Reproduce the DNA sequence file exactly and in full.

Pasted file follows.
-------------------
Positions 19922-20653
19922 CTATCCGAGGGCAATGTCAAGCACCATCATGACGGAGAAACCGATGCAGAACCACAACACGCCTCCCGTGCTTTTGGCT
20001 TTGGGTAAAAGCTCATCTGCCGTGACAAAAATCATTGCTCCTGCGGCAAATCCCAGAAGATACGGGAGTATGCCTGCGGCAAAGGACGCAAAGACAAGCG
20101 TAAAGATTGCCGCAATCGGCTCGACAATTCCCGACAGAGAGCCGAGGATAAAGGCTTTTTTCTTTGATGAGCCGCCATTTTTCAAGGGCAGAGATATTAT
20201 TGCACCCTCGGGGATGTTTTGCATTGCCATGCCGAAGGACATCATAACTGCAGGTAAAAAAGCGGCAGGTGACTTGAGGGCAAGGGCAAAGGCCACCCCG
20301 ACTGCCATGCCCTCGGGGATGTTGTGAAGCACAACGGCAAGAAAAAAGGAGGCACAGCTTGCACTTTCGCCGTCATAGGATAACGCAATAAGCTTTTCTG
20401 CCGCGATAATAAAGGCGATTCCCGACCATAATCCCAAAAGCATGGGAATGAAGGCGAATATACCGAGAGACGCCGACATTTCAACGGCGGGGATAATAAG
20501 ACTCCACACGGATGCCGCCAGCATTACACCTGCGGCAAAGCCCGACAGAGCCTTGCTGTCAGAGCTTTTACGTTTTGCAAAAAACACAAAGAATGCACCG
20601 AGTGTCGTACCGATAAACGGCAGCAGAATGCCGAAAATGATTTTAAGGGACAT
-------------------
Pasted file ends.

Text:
Positions 19922-20653
19922 CTATCCGAGGGCAATGTCAAGCACCATCATGACGGAGAAACCGATGCAGAACCACAACACGCCTCCCGTGCTTTTGGCT
20001 TTGGGTAAAAGCTCATCTGCCGTGACAAAAATCATTGCTCCTGCGGCAAATCCCAGAAGATACGGGAGTATGCCTGCGGCAAAGGACGCAAAGACAAGCG
20101 TAAAGATTGCCGCAATCGGCTCGACAATTCCCGACAGAGAGCCGAGGATAAAGGCTTTTTTCTTTGATGAGCCGCCATTTTTCAAGGGCAGAGATATTAT
20201 TGCACCCTCGGGGATGTTTTGCATTGCCATGCCGAAGGACATCATAACTGCAGGTAAAAAAGCGGCAGGTGACTTGAGGGCAAGGGCAAAGGCCACCCCG
20301 ACTGCCATGCCCTCGGGGATGTTGTGAAGCACAACGGCAAGAAAAAAGGAGGCACAGCTTGCACTTTCGCCGTCATAGGATAACGCAATAAGCTTTTCTG
20401 CCGCGATAATAAAGGCGATTCCCGACCATAATCCCAAAAGCATGGGAATGAAGGCGAATATACCGAGAGACGCCGACATTTCAACGGCGGGGATAATAAG
20501 ACTCCACACGGATGCCGCCAGCATTACACCTGCGGCAAAGCCCGACAGAGCCTTGCTGTCAGAGCTTTTACGTTTTGCAAAAAACACAAAGAATGCACCG
20601 AGTGTCGTACCGATAAACGGCAGCAGAATGCCGAAAATGATTTTAAGGGACAT